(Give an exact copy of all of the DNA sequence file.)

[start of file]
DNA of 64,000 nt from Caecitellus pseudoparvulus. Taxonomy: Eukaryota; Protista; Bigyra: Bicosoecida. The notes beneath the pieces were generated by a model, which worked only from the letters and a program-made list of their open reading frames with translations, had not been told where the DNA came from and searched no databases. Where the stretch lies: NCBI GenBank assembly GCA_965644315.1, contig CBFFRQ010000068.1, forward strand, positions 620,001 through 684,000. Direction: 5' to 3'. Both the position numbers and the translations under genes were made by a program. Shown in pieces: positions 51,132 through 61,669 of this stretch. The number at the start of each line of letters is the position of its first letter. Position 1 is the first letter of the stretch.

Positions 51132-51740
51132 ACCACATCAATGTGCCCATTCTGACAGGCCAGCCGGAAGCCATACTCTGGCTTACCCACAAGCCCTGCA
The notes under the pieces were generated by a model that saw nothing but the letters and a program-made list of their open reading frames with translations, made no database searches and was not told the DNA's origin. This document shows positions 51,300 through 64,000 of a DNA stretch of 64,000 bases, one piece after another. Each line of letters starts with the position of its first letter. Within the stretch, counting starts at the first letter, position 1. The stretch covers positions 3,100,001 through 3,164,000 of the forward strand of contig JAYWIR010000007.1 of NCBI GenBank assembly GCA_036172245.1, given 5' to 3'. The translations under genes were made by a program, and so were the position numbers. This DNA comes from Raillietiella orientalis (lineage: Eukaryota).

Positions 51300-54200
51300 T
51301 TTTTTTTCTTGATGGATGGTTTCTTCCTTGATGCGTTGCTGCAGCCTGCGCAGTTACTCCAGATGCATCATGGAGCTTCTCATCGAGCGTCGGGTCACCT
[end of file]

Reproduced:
DNA of 64,000 nt from Caecitellus pseudoparvulus. Taxonomy: Eukaryota; Protista; Bigyra: Bicosoecida. The notes beneath the pieces were generated by a model, which worked only from the letters and a program-made list of their open reading frames with translations, had not been told where the DNA came from and searched no databases. Where the stretch lies: NCBI GenBank assembly GCA_965644315.1, contig CBFFRQ010000068.1, forward strand, positions 620,001 through 684,000. Direction: 5' to 3'. Both the position numbers and the translations under genes were made by a program. Shown in pieces: positions 51,132 through 61,669 of this stretch. The number at the start of each line of letters is the position of its first letter. Position 1 is the first letter of the stretch.

Positions 51132-51740
51132 ACCACATCAATGTGCCCATTCTGACAGGCCAGCCGGAAGCCATACTCTGGCTTACCCACAAGCCCTGCA
The notes under the pieces were generated by a model that saw nothing but the letters and a program-made list of their open reading frames with translations, made no database searches and was not told the DNA's origin. This document shows positions 51,300 through 64,000 of a DNA stretch of 64,000 bases, one piece after another. Each line of letters starts with the position of its first letter. Within the stretch, counting starts at the first letter, position 1. The stretch covers positions 3,100,001 through 3,164,000 of the forward strand of contig JAYWIR010000007.1 of NCBI GenBank assembly GCA_036172245.1, given 5' to 3'. The translations under genes were made by a program, and so were the position numbers. This DNA comes from Raillietiella orientalis (lineage: Eukaryota).

Positions 51300-54200
51300 T
51301 TTTTTTTCTTGATGGATGGTTTCTTCCTTGATGCGTTGCTGCAGCCTGCGCAGTTACTCCAGATGCATCATGGAGCTTCTCATCGAGCGTCGGGTCACCT